Mother’s Day: Ten things you might not know
Mother's Day is when we celebrate mums, motherhood, maternal figures and the contribution of mothers to society. The date it is marked on varies around the world, but here it falls on the second Sunday in May following a US tradition that began around 100 years ago.
1) Mother’s Day began in the US in 1908 after a campaign by Anna Jarvis, who wanted to honour her late mother, social activist Ann Jarvis. The first Mother’s Day service was held in Grafton, West Virginia, in 1908.
2) Anna Jarvis popularised the carnation as a symbol of Mother’s Day – today it remains one of the most purchased flowers on Mother’s Day around the world.
3) But Jarvis later became disillusioned with Mother’s Day, because she felt it had become too commercialised. One report said she turned up at a 1923 retailers’ convention in Philadelphia to admonish them for “using a beautiful idea as a means of profiteering”.
4) This year, Mother’s Day spending in the US is expected to hit $23.1bn, according to the National Retail Federation. Most popular purchases include jewellery, meals out and flowers.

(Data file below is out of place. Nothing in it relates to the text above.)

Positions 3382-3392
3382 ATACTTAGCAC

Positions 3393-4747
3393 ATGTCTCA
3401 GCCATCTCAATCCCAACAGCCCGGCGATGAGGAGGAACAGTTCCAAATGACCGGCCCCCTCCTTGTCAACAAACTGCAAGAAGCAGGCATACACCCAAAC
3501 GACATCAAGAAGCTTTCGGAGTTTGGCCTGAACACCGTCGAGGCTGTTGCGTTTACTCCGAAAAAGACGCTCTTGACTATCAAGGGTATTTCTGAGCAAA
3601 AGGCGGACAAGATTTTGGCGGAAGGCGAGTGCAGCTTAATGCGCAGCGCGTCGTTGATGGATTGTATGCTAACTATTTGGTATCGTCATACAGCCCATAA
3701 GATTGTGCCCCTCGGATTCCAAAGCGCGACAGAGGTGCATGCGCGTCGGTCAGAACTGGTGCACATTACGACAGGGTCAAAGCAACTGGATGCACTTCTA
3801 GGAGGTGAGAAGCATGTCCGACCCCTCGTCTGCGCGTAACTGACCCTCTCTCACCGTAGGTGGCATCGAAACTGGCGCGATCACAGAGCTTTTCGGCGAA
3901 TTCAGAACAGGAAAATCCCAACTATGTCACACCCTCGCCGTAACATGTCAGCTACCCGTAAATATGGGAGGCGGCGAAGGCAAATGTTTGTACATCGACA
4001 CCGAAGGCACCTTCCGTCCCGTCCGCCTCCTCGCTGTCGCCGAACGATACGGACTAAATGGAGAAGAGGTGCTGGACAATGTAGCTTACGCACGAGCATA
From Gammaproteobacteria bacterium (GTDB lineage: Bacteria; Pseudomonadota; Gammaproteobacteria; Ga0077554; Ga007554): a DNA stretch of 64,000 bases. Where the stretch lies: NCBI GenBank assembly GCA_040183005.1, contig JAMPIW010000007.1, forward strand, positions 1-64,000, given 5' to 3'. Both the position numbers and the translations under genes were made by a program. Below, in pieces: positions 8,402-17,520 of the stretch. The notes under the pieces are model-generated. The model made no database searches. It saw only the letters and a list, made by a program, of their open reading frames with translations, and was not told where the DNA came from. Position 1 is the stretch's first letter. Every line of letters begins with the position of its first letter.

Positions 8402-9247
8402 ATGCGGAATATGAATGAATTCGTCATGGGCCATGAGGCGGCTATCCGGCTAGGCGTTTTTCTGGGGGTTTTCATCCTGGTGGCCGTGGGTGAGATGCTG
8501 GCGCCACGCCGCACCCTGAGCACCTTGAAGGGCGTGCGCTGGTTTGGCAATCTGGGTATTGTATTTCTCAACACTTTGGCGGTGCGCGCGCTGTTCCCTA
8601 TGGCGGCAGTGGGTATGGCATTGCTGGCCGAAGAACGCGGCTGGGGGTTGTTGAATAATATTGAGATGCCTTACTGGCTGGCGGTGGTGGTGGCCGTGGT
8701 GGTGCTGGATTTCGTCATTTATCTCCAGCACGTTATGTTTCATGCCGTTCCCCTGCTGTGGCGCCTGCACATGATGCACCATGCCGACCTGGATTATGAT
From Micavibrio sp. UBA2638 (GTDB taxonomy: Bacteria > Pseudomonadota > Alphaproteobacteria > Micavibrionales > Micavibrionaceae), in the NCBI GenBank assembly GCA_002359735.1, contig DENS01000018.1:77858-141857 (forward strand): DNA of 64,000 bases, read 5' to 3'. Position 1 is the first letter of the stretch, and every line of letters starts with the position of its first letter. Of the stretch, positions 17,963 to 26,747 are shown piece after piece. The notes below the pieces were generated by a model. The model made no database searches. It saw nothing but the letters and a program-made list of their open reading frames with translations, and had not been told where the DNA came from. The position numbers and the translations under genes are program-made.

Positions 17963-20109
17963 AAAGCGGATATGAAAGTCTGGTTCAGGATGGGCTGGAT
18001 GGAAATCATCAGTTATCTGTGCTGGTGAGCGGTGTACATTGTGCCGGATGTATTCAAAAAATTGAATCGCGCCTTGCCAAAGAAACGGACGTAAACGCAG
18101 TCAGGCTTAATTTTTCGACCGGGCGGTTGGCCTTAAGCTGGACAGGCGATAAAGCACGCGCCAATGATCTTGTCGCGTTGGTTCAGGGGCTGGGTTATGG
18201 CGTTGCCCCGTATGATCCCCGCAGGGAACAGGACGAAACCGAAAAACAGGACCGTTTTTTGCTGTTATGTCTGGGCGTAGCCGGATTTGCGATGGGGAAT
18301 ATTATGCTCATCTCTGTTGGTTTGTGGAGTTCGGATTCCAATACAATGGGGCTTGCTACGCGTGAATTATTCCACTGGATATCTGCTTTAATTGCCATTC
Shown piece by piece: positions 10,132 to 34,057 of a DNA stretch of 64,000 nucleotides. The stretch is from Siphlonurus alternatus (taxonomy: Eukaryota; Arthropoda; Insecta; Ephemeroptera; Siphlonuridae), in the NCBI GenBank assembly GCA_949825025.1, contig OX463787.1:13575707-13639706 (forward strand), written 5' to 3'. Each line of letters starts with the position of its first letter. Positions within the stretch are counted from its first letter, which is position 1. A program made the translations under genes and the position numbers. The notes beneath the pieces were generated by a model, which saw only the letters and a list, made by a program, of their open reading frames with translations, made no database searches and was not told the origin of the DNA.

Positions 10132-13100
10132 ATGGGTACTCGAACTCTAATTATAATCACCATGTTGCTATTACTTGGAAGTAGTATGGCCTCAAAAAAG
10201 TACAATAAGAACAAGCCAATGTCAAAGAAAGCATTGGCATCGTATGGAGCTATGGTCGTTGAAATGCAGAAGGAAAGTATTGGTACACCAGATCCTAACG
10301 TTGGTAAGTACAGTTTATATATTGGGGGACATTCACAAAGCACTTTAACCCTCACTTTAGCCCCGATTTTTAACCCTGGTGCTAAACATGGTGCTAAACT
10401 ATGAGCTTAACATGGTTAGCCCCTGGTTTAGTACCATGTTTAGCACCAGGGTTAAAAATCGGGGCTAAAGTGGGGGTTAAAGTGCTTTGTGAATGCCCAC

(Image: Anna Jarvis, who founded Mother's Day in the US but grew to dislike what it became)
5) Some nations celebrate Mother’s Day at a different time of year. In the UK, Mother’s Day is marked on the fourth Sunday of Lent. Some countries combine the day with International Women’s Day on March 8. Others, like Nepal, include it as part of traditional festival tied to the lunar calendar.
6) After World War One, France marked Mother’s Day by presenting mothers who had large families with medals – bronze, silver and gold - in a bid to encourage people to have more children.
7) In Mexico, music is a key part of Mother’s Day. Families often hire a mariachi band to deliver a serenade or children wake their mothers up with a traditional song. The festival is marked on May 10, which is a national holiday.
(Image: A mother and daughter in Haiti, courtesy of dghchocolatier via Pixabay)
8) According to Save the Children’s State of the World’s Mothers 2015 report, the best place to be a mother is Norway, while the worst is Somalia. The rankings were based on maternal health, children’s wellbeing, education, economic status and political status.
9) The best Caribbean nation in which to be a mother is Cuba, followed by Grenada, according to the same report. The worst is Haiti, which was ranked at 169 on the list of 179 nations.
10) Seventeen percent of children live in single-parent houses around the world, according to an OECD report in 2014, and 88 percent of those homes are run by women.